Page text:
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    It depends upon how much water you have. If you've got a fixed amount, you get the best cooling by drinking it and letting the sweat evaporate and carry away the heat (539kcal/mole). Less effective is pouring that same amount of water on your body.

    If you've got unlimited water, then by all means soak yourself and use chilled bandanas.

  3. #3
    huge...tracts of land heddywouldgo's Avatar
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    I've always struggled with heat exhaustion and heat stroke, so for me it's get up at 6 am and ride or wait until late evening. I can't keep myself hydrated enough when I ride in anything above 80 degrees. Cancer runs rampant in my family, so I have to be really careful with protecting my skin as well. I do an SPF40 on my face and a 20 on the rest of me which really helps to keep my skin from burning. So I guess my best suggestion is to get up at the butt crack of dawn and ride It's what has kept me able to ride all these hot years.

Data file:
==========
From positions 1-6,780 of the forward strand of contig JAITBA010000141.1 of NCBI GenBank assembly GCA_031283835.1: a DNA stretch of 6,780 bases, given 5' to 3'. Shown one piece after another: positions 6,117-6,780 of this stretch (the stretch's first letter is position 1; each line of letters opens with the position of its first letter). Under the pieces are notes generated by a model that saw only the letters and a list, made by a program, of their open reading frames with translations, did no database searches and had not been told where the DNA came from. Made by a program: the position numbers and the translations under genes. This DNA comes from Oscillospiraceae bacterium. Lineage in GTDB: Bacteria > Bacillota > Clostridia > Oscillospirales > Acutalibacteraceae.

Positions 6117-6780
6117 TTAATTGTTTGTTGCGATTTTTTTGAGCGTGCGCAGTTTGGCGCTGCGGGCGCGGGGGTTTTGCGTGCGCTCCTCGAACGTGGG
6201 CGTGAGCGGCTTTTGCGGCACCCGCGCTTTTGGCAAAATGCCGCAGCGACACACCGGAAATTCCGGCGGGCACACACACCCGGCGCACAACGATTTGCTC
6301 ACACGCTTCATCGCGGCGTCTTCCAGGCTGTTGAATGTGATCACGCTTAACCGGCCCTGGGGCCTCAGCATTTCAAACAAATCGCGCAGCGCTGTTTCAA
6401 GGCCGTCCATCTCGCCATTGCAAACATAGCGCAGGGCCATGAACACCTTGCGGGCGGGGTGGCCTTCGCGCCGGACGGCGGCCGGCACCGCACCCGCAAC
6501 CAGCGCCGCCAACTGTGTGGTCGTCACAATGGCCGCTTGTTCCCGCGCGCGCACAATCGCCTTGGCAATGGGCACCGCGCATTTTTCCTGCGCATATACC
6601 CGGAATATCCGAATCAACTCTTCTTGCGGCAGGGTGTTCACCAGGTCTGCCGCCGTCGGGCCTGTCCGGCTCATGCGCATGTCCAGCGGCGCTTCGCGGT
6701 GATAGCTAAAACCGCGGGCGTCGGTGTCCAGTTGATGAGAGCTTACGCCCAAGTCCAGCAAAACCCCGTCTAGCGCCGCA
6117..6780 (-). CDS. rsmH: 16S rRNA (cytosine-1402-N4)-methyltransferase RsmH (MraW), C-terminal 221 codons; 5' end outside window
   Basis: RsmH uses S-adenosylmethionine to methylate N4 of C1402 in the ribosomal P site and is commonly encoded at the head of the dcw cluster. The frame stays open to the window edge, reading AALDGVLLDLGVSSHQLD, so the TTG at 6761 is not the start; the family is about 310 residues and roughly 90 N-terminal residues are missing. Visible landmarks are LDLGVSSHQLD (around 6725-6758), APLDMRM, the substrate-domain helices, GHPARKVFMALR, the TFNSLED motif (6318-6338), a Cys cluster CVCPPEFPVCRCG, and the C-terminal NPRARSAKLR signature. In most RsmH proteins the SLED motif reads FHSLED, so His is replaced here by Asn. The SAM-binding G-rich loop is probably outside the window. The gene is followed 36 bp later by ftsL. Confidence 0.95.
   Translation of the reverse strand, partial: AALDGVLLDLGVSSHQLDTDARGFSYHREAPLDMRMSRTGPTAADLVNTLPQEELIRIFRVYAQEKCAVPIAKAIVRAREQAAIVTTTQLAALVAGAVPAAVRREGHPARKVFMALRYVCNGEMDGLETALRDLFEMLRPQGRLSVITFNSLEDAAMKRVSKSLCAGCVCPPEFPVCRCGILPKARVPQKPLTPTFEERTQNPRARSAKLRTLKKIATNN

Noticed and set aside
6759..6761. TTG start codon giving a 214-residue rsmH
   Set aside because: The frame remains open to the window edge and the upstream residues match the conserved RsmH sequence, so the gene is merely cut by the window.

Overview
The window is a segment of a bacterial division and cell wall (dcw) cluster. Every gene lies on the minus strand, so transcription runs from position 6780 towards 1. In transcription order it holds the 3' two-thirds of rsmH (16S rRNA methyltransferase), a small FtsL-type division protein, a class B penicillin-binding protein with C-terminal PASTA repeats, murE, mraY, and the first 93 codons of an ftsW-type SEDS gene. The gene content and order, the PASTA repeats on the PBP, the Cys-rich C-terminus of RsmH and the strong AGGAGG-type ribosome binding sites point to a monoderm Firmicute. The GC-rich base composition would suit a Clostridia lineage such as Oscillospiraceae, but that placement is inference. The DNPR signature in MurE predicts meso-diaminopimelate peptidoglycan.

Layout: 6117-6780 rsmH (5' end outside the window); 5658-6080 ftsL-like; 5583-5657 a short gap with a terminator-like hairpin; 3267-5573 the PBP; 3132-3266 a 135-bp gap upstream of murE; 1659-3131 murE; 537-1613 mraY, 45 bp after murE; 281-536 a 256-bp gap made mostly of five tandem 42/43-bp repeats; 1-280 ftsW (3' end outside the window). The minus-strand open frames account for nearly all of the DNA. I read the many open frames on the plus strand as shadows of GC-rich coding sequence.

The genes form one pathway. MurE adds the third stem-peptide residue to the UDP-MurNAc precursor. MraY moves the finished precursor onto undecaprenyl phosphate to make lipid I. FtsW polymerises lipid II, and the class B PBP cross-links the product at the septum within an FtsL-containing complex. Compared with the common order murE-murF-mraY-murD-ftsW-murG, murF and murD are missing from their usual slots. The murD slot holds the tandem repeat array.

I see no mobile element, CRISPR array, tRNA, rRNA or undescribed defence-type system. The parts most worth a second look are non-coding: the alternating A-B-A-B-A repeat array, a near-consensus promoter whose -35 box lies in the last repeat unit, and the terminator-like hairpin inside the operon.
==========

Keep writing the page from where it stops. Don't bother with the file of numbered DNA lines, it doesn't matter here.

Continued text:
"The ability to quote is a serviceable substitute for wit." - Somerset Maugham

  4. #4
    Wish I was Ocean Size... Go_Fast's Avatar
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    bring on the heat, baby!

    i love it.

    zinc or titanium oxide sunscreen...lather yourself up with it pre-ride, even under your jersey if you don't wear a base layer (i always do) and let it dry before heading out. don't wipe yourself off when riding or put more on later if you do. highest spf lip balm and plenty of ride drink or h2o.

    eat meat and rice and drink beer afterwards.

  5. #5
    Junior Member soggydog's Avatar
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    I have worked in construction outdoors for years and have found lots of plan water is the best for me and not ice cold. Sunscreen is a must and a scull cap works under the helmet keeping the sun directly off my scalp and the sweat out of my eyes and to me it feels cooler.

    Just my opinion

  6. #6
    I'm Just Sayin'..... Scootcore's Avatar
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    i swear alot.....and try and ride early. if i cant i use the bandanna trick as well...it doesnt need to be super cold, just wet!!!! i sweat ALOT so i use halo headbands, theyve been the best for keeping sweat out of my eyes!